Rigidity and routine

One of the issues that most autistic people have is the need to establish patterns and routines. In a world which can be disordered and unpredictable, I find that a rigid plan helps me to deal with the world at large. No, I don’t mean this in a megalomaniac style; I have no desire to control others. It’s a simple case, that I plan things, I have to visualise things or plot them. I have done so for as long as I can recall.

This might come across to some people as incredibly organised and in control, the reality is often far from it. Even worse, I cannot always control the plans and routine, for life gets in the way. This results in throwing me completely and can be the cause of meltdowns or shutdowns: at the very least, it causes major anxiety flair ups.

What is a meltdown? Basically, if you think of the brain as being like a computer operating system, when too operations are running at the same time, the result is that nothing works, it goes into a suspensory mode and you get that beach ball or egg-timer telling you that too much is happening and that normal service may be resumed or that you need to shut everything down. We might lash out, shout, stamp and generally act in an unacceptable or unbecoming manner, but at that point, we have simply too much going on and our brain and system is completely overloaded. The person having the meltdown is not in control, there actions are not planned or intended. In short, they are awful and exhausting.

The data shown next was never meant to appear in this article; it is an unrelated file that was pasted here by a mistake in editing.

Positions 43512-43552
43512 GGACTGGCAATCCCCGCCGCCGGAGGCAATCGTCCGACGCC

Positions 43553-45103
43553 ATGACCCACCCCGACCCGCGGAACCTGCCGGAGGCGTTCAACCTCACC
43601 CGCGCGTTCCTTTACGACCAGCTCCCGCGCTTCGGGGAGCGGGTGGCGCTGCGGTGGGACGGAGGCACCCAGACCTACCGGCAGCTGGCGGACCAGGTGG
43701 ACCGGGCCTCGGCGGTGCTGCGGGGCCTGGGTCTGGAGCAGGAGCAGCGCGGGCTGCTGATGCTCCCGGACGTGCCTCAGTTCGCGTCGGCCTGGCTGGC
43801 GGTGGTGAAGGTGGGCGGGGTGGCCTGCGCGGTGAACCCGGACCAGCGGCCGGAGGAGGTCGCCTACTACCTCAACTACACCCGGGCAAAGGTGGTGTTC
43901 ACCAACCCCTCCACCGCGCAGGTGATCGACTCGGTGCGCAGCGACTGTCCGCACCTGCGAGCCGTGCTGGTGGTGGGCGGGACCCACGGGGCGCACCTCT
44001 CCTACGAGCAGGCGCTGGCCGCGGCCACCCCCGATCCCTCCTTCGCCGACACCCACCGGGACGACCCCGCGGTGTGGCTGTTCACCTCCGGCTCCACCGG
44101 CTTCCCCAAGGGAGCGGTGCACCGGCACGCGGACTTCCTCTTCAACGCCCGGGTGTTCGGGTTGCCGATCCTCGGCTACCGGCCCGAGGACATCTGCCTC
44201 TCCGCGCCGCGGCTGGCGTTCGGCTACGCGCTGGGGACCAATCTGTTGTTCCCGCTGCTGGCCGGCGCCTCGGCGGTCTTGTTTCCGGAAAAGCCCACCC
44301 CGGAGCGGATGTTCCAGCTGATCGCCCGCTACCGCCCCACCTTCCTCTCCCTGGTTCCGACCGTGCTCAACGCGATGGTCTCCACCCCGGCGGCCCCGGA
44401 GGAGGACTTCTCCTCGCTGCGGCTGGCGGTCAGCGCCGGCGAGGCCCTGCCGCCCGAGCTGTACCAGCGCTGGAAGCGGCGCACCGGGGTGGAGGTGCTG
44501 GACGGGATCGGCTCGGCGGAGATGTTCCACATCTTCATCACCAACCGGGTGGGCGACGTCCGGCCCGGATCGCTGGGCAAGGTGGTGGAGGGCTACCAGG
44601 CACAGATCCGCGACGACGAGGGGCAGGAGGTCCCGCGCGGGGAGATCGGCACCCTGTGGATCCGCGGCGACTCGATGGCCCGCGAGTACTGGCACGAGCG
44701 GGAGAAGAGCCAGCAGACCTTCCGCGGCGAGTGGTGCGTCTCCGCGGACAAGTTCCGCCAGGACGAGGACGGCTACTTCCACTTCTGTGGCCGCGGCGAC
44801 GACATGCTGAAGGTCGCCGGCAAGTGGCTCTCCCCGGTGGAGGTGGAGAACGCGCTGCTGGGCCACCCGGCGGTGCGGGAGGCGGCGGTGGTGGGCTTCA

Shutdowns are simply a protective device whereby the person stops interacting and retreats to a metaphorical safe place; thereby limiting the overloading stimulus.

I know that plans don’t always work out as I wish, but this doesn’t limit the effect on me. I’m also aware that I am not the only one who has this. In amongst my cycling friends, I know several who will feel the same frustrations. I suffered from such at the weekend due to racing and running a flat rear tyre within a couple of hundred metres off the start line (despite a reasonable start off the grid for me). Don’t misunderstand me, I had no illusions of obtaining grand results, but I did picture finishing the race. This type of mechanical happens to everyone who races, it’s rubbish and it’s frustrating for anyone. For me, it through my mood for two days and left me feeling like I had no control, which of course, sometimes we don’t, we can simply seek to limit problems.

My meltdown left me unwilling to touch the bike for several days and for a brief moment, I very nearly said ‘stuff it’. Support from my partner and a mate helped to pull me through this and I am training again and have sorted the tyre and will return to normal.

However, for me and many others, it is that simple a trigger to lose control and it’s an awful place to be in. We might lash out, shout, stamp and generally act in an unacceptable or unbecoming manner, but at that point, we have simply too much going on and our brain and system is completely overloaded.

Anyway, onwards and upwards…

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